herpetic eye disease

Herpes simplex virus (HSV) can cause cold sores around the mouth and can sometimes affect the eye. When the eye is involved we typically see a dendritic corneal ulcer on the surface of the eye. We call it “dendritic” because the infection forms a classic fern-leaf pattern on the cornea. Initial episodes cause eye irritation and a foreign body sensation, though repeat bouts are less painful due to viral deadening of the eye nerves. Deep and repeated infections can cause corneal scarring that may lead to permanent vision loss.  The treatment for herpetic eye disease is usually a combination of topical antiviral drops such as Viroptic or Zirgan and an oral antiviral like acyclovir or Valtrex.  Whenever we diagnose “herpes virus” in the eye, I like to stress to my patients that this is NOT a sexually transmitted disease that they’ve caught!  These viral infections are almost always an activation of HSV-1 (the non-sexual variety of herpes).  The majority of the U.S. population is seropositive for HSV-1 with the virus lying dormant in the base of nerves. Only in some people does the virus activate enough to cause skin and eye manifestations. The triggers for this are unknown, but there are many theories about emotional stress, hormones, or environmental conditions that might bring it out.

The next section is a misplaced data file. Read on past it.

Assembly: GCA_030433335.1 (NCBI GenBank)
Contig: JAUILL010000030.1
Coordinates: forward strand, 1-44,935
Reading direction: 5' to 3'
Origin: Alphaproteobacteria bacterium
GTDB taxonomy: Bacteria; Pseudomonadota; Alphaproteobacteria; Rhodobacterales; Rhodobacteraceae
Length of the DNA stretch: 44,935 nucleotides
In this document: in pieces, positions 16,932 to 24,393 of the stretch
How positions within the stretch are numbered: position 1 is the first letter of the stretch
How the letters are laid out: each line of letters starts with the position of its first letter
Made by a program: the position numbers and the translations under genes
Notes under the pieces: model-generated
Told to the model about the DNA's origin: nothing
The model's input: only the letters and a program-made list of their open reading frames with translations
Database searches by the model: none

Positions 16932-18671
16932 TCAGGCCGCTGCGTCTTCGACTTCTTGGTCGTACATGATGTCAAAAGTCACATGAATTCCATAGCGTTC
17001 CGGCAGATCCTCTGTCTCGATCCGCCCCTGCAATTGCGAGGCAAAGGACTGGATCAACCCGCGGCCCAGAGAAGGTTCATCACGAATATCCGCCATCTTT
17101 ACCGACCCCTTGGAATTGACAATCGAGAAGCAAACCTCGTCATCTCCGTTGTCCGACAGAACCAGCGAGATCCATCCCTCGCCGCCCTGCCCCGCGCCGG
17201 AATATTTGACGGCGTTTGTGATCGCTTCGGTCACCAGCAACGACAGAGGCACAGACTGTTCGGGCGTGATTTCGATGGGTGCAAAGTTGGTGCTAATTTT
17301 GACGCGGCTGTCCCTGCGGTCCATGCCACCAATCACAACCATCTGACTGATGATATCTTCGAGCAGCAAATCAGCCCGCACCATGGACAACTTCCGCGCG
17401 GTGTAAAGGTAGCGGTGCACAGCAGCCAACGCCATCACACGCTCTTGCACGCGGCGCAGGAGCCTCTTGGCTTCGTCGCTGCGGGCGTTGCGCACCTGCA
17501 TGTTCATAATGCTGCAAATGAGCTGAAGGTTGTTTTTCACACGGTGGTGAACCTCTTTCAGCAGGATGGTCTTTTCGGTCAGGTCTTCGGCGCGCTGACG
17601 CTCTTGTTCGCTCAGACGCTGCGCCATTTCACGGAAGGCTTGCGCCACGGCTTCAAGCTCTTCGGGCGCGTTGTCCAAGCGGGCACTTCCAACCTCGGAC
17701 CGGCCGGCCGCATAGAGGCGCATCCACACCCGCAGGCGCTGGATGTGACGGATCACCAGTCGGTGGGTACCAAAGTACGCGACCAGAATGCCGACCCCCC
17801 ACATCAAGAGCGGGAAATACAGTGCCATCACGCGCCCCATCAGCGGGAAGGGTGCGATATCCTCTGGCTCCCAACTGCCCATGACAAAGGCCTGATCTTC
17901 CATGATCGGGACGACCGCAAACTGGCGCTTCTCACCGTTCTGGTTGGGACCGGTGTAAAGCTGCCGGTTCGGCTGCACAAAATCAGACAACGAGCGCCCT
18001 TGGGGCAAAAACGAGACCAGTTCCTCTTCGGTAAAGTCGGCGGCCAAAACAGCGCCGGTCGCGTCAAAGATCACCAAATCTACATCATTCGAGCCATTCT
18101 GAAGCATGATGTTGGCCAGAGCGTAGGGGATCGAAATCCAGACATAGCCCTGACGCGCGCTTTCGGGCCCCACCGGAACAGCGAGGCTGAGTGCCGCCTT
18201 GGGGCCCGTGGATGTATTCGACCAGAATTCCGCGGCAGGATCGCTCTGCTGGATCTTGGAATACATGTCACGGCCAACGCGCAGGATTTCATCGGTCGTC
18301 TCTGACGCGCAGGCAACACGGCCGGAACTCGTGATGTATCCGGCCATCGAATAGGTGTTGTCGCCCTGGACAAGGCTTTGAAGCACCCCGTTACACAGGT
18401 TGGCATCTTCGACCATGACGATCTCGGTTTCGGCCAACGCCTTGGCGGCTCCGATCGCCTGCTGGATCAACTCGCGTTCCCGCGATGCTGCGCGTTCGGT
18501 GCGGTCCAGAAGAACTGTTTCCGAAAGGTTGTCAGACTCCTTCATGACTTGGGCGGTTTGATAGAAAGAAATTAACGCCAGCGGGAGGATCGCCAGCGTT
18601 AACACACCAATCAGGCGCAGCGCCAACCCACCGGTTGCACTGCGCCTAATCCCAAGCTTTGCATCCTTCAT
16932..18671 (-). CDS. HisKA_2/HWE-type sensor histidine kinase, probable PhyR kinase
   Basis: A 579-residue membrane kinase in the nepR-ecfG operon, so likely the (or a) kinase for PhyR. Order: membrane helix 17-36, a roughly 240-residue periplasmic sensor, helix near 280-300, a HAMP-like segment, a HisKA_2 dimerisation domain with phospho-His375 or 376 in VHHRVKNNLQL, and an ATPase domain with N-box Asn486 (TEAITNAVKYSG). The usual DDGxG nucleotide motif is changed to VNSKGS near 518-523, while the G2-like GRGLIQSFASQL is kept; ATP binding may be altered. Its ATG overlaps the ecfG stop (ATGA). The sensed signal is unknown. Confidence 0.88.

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Dr. Timothy Root is a practicing ophthalmologist and cataract surgeon in Daytona Beach, Florida. His books, video lectures, and training resources can be found at:

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